However, I believe Dawson when he says NBN Co’s investigation of the satellite industry led it irrevocably down the path of launching its own infrastructure. The executive spoke passionately and at length about the matter, and had clearly been enmeshed in the intricate details for several years.
Like many of those who work at NBN Co, Dawson’s LinkedIn profile reveals that he’s a seasoned and respected technology executive who’s spent time working with both Australia’s private and public sector over the past twenty five years. From 1993 through 1997, Dawson was a senior project manager at Telstra. At that time he was working on large scale communications programs for the Department of Defence. Later, the executive ran his own consulting business, which was purchased by local IT services group SMS Management and Technology.
After that point, Dawson became Tabcop’s general manager of group infrastructure and operations, before joining NBN Co in April 2010, in what was at that time one of the company’s earliest intakes of employees. He was at that time a program manager for NBN Co’s networks area, but was quickly promoted to project director of the satellite division in July 2010.
Now, I’m sure it’s possible to get other views of this situation. Turnbull, for one, has stated that he has spoken directly to the satellite industry about the issue, and is convinced that NBN Co can lease the capacity it needs to provide, instead of building its own satellites. In addition, it is possible to argue that from a policy perspective, remote Australians don’t need 12Mbps broadband speeds or higher quotas, and could get by on lesser broadband solutions, given that they’re living in such remote areas.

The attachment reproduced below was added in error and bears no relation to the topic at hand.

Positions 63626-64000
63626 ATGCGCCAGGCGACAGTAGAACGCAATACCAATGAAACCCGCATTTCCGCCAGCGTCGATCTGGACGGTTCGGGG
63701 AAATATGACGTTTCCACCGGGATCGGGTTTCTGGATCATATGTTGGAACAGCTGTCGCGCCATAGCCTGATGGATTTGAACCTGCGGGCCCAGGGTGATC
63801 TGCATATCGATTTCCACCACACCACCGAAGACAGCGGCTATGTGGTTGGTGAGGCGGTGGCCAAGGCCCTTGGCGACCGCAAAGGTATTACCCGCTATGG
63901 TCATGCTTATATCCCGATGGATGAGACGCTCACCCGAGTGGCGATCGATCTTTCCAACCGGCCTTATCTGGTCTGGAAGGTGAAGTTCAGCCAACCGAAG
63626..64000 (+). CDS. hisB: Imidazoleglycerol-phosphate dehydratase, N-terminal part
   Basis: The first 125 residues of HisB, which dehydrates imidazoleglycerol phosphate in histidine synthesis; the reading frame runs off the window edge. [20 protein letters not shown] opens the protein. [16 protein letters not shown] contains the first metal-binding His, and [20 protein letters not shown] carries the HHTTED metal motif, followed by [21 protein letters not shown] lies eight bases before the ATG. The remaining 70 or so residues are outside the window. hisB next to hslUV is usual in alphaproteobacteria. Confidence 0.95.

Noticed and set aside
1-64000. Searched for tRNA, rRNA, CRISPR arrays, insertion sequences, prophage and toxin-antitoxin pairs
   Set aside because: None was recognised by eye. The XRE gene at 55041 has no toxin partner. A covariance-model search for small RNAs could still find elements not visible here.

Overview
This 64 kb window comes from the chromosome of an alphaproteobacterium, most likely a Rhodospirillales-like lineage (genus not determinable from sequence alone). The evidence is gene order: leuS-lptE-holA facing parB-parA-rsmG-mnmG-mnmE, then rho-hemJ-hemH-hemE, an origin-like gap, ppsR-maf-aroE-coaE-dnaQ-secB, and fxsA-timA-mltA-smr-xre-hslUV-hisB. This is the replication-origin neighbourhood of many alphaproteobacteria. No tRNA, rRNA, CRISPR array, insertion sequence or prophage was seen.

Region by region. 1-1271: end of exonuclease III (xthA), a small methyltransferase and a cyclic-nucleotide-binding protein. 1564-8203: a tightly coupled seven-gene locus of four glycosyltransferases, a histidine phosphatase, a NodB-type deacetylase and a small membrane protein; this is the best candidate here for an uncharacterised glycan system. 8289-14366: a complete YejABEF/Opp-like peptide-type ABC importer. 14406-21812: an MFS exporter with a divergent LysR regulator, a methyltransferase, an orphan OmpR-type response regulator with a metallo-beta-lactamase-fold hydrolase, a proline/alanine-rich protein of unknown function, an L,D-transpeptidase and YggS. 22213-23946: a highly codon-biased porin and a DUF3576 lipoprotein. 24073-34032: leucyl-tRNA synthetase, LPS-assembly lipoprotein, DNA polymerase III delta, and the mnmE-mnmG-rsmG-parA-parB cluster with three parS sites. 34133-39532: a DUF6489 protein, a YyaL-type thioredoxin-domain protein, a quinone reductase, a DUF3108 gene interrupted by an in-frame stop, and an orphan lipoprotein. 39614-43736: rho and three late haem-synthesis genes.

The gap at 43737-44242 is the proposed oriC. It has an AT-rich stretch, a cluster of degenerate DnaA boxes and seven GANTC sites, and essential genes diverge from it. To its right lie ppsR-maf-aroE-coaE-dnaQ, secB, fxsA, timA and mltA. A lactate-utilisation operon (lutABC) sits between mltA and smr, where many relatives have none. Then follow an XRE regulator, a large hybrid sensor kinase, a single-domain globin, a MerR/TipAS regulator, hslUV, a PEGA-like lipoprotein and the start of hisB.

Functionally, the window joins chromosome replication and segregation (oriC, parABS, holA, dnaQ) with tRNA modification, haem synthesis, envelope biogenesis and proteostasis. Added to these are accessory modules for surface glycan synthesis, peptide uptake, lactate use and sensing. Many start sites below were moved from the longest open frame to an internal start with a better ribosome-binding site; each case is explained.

However, for what it’s worth, I believe Dawson when he says NBN Co couldn’t meet its current policy commitments (which were set by the Labor Federal Government) without launching these two satellites. I also believe that the company has done extensive due diligence on the matter. Part of this belief is based on what I have seen of NBN Co’s contract processes, which have always appeared to be above board, but another part of it is that I don’t believe an executive of Dawson’s stature would willingly tell porkies about core technology infrastructure and procurement. He has no motivation to, after all — NBN Co is working for the public good of Australia. And it’s a company of engineers, not a company of politicians.
With respect to the broadband policy question, I do believe that remote Australians deserve and will definitely fully utilise broadband speeds of 12Mbps and increased quotas. Certainly we do in the cities — in rural areas such as farms and properties I can only see an increased need for good broadband.
Of course, as always, I will be happy to look at any evidence to the contrary — please send it to me if you have some — but for now, technically speaking, it appears as if NBN Co has made the right technical decision with its satellite contract announcement this week.
Image credit: NBN Co